Our objective is to get that bud down three to five inches but not to cover over growth that will rot or die if covered with soil.
Clematis come with a stake in the pot.
Do not remove this stake on newly planted clematis
Removing the stake can easily lead to the plant flopping about in the wind and breaking something you don't want broken. Remove the stake in the late fall as part of your garden cleanup (you do clean up your garden don't you?) :-)
Shallow Rooted Protection
Clematis are shallow-rooted vines and keeping those roots cool and evenly moist (protected from the hot sun's rays) is our gardening objective. The easiest way to do this is to mulch the plant. Add three to four inches of organic mulch (not rocks) around the base of the plant. Keep the mulch eight to twelve inches or so away from the base of the vines to avoid any rot and mouse damage. (mice sometimes hide in overwintering mulch and chew off tender bark for lunch) Organic mulch is used because as it decomposes, it provides nourishment for the clematis. Rocks do not decompose quickly enough to be of benefit to the plant. :-)
Do water at least weekly and do water deeply. Remember this plant likes even moisture so check under the mulch during the heat of the summer to ensure the soil is damp. Do not plant this vine where the ground is wet as winter wetness will rot it off.
These vines are heavy feeders. I like to use compost every spring with several shovels full being applied around the base of each plant. And when the new vines are two to three inches long, I'll usually give them a boost of fish food emulsion.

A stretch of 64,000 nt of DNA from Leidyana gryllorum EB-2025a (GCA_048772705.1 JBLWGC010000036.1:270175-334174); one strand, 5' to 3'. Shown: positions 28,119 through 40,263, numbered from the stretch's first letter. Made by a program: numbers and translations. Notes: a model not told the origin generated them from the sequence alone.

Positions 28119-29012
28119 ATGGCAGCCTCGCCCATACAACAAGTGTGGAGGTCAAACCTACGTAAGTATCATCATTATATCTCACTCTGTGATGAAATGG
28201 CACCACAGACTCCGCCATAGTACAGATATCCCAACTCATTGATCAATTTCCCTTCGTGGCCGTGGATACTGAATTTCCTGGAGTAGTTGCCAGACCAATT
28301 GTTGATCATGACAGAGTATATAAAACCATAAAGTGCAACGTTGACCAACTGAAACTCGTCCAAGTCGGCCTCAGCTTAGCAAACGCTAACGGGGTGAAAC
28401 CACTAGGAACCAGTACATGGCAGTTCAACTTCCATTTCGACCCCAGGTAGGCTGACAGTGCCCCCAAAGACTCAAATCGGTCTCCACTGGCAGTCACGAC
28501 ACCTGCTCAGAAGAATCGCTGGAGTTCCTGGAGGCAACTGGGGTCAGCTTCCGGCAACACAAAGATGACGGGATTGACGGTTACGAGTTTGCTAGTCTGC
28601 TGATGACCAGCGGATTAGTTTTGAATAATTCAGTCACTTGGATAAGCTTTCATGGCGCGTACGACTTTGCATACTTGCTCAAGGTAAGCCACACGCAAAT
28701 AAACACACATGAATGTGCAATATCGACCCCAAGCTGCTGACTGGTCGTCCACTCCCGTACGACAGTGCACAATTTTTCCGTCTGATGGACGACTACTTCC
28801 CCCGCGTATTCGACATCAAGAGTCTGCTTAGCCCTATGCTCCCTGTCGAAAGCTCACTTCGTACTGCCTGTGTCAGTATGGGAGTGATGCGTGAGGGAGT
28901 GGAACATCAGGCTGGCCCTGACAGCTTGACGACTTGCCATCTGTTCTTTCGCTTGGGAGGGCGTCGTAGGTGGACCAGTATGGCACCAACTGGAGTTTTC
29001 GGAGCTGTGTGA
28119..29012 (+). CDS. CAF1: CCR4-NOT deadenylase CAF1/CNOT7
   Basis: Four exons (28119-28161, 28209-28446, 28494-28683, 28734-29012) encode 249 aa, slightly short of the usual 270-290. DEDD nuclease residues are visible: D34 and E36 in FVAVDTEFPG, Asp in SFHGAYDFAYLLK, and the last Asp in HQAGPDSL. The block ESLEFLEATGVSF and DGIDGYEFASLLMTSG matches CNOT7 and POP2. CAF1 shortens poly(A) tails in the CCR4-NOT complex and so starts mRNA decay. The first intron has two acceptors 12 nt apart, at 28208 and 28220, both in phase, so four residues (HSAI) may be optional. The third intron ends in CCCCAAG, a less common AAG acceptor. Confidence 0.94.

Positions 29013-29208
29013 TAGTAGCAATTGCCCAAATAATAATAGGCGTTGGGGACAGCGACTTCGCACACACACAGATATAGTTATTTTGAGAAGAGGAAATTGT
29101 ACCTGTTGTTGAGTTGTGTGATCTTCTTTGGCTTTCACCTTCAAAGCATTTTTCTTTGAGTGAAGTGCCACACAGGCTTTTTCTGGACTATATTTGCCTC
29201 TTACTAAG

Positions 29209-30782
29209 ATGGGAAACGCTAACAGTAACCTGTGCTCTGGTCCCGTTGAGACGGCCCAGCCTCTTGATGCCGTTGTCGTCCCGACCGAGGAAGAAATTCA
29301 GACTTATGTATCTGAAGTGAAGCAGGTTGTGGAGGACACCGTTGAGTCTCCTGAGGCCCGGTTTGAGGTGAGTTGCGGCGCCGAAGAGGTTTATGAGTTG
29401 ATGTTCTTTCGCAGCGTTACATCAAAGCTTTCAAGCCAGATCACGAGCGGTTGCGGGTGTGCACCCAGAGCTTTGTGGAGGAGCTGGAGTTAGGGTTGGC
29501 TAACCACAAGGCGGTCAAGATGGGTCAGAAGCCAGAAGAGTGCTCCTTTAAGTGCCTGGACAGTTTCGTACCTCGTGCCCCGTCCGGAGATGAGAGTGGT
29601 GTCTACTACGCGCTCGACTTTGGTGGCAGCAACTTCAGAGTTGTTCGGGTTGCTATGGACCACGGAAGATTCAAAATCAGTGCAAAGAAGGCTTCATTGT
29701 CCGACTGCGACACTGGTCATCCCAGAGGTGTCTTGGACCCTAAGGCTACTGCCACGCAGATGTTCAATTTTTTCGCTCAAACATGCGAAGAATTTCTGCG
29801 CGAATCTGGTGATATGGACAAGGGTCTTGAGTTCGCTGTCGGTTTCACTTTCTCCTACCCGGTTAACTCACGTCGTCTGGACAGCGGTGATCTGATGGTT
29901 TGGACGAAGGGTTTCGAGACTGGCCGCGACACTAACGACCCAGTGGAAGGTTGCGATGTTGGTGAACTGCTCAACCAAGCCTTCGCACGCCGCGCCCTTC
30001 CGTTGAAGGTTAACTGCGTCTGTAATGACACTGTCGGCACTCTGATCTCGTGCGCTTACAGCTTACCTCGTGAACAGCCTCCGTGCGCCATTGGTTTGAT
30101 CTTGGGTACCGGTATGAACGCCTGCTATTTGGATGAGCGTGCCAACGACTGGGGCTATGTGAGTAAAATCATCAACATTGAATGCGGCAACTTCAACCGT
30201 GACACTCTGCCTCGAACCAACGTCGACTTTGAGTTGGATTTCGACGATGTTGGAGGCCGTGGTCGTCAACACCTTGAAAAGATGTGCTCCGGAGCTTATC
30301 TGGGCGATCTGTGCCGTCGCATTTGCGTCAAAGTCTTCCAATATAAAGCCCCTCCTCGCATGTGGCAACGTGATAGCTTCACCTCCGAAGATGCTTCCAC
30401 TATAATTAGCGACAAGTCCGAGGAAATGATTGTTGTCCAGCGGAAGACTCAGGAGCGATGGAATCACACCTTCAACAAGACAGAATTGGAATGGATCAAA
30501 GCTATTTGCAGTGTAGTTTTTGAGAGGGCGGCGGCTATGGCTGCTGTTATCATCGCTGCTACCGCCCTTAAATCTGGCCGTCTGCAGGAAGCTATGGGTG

The nitrogen in the liquid emulsion really gets those vines growing. I note that feeding a high nitrogen chemical food (a little too much nitrogen) may stop blooming rather than enhance it because you'll grow huge vines at the expense of flower production.
Clematis is a vine so they do need some kind of support in most garden settings (I have grown them and simply let them wander around and over the perennials; it is an interesting thing to do).
You'll require trellis or arbors for support or even nearby shrubs. I once used a Beautybush as a support for a yellow-flowering C. tangutica and after three years you couldn't see the shrub (it had died because the clematis shaded it out).
Posted by Unknown at 7:41 AM
Tuesday, May 1, 2012
How can such a tiny flower give off such a tremendous scent? Tiny lily-of-the-valley sends up its lovely little sprays of bell-like white or pale pink flowers each spring. Allow it to spread a little (which it does, so much that it can be a problem) and it will perfume the whole area with its distinctive scent. It also makes adorable, tiny bouquets. It makes a good groundcover in small areas.